Problems with Samples: A sample should be representative of the population. A sample that is not representative of the population is biased.
Biased samples may produce results that are inaccurate and not valid.
Data Quality: Avoidable errors may be introduced to the data via inaccurate
handling of forms, mistakes in the input of data, etc. Data should be
cleaned from such errors as much as possible.
Self-Selected Samples: Responses only by people who choose to respond,
such as call-in surveys, that are often biased.
Sample Size Issues: Samples that are too small may be unreliable. Larger
samples, when possible, are better. In some situations, small samples are
unavoidable and can still be used to draw conclusions. Examples: Crash
testing cars, medical testing for rare conditions.
Undue Influence: Collecting data or asking questions in a way that influences
the response.
19
Causality: A relationship between two variables does not mean that one causes
the other to occur. They may both be related (correlated) because of their
relationship to a third variable.
Self-Funded or Self-Interest Studies: A study performed by a person or
organization in order to support their claim. Is the study impartial? Read
the study carefully to evaluate the work. Do not automatically assume
that the study is good but do not automatically assume the study is bad
either. Evaluate it on its merits and the work done.
Misleading Use of Data: Improperly displayed graphs and incomplete data.
Confounding: Confounding in this context means confusing. When the effects
of multiple factors on a response cannot be separated. Confounding makes
it difficult or impossible to draw valid conclusions about the effect of each
factor.
2.3
In the examples so far the size of the data set was very small and we were able
to input the data directly into R with the use of the function “c”. In more
practical settings the data sets to be analyzed are much larger and it is very
inefficient to enter them manually. In this section we learn how to upload data
from a file in the Comma Separated Values (CSV) format.
The file “ex1.csv” contains data on the sex and height of 100 individuals.
This file is given in the CSV format. The file can be found on the internet
at http://pluto.huji.ac.il/~msby/StatThink/Datasets/ex1.csv. We will
discuss the process of reading data from a file into R and use this file as an
illustration.
2.3.1
Saving the File and Setting the Working Directory
Before the file is read into R you may find it convenient to obtain a copy of the
file and store it in some directory on the computer and read the file from that
directory. We recommend that you create a special directory in which you keep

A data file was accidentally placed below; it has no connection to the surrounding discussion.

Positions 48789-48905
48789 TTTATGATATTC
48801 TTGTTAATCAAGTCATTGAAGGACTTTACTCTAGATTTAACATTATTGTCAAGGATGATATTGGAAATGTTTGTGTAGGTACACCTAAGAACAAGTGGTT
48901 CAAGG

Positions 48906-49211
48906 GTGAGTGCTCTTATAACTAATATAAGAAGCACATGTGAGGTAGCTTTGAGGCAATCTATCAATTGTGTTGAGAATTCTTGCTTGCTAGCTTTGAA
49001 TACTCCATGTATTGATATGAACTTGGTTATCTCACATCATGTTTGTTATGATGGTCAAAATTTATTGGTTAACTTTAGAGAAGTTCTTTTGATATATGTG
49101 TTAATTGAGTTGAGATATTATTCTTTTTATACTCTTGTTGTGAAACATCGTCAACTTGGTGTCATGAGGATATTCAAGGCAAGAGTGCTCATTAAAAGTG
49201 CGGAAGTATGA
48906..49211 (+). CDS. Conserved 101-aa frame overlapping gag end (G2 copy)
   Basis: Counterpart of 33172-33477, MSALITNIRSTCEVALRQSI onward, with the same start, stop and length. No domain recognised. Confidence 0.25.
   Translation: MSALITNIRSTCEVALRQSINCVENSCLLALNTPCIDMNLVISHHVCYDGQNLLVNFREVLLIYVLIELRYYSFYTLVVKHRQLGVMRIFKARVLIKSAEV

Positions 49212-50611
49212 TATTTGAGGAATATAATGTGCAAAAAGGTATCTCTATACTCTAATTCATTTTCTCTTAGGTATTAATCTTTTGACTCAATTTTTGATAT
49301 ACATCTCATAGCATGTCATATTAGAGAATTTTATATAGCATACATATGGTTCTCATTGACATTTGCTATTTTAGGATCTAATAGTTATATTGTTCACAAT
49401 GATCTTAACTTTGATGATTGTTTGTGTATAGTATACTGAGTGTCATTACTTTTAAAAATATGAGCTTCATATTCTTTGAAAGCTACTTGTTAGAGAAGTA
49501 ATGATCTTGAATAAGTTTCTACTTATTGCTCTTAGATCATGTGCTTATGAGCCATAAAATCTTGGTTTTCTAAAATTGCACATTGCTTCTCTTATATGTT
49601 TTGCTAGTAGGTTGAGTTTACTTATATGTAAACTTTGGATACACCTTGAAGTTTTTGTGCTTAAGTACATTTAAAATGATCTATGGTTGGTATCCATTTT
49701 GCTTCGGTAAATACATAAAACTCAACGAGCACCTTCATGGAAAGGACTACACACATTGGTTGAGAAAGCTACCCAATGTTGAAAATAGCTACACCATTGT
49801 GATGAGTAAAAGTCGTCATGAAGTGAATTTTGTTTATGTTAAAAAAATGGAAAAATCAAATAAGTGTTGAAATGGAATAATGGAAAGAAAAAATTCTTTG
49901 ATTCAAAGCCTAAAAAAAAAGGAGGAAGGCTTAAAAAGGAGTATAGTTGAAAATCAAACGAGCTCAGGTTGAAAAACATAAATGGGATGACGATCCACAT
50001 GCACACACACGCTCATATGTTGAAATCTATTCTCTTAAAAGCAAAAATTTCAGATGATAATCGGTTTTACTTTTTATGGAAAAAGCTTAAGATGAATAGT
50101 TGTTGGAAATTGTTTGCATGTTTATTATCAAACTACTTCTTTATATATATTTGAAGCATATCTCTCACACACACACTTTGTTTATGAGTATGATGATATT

all the material associated with this course. In the explanations provided below
we assume that the directory to which the file is stored in called “IntroStat”.
(See Figure 2.1)
Files in the CSV format are ordinary text files. They can be created manually
or as a result of converting data stored in a different format into this particular
format. A convenient way to produce, browse and edit CSV files is by the use
of a standard electronic spreadsheet programs such as Excel or Calc. The Excel
spreadsheet is part of the Microsoft’s Office suite. The Calc spreadsheet is part
of OpenOffice suite that is freely distributed by the OpenOffice Organization.
Opening a CSV file by a spreadsheet program displays a spreadsheet with
the content of the file. Values in the cells of the spreadsheet may be modified
directly. (However, when saving, one should pay attention to save the file in
the CVS format.) Similarly, new CSV files may be created by the entering of
the data in an empty spreadsheet. The first row should include the name of
the variable, preferably as a single character string with no empty spaces. The
20
CHAPTER 2. SAMPLING AND DATA STRUCTURES
following rows may contain the data values associated with this variable. When
saving, the spreadsheet should be saved in the CSV format by the use of the
“Save by name” dialog and choosing there the option of CSV in the “Save by
Type” selection.
After saving a file with the data in a directory, R should be notified where
the file is located in order to be able to read it. A simple way of doing so is
by setting the directory with the file as R’s working directory. The working
directory is the first place R is searching for files. Files produced by R are saved
in that directory. In Windows, during an active R session, one may set the
working directory to be some target directory with the “File/Change Dir…”
dialog. This dialog is opened by selecting the option “File” on the left hand
side of the ruler on the top of the R Console window. Selecting the option of
“Change Dir…” in the ruler that opens will start the dialog. (See Figure 2.2.)
Browsing via this dialog window to the directory of choice, selecting it, and
approving the selection by clicking the “OK” bottom in the dialog window will
set the directory of choice as the working directory of R.
Rather than changing the working directory every time that R is opened one
may set a selected directory to be R’s working directory on opening. Again, we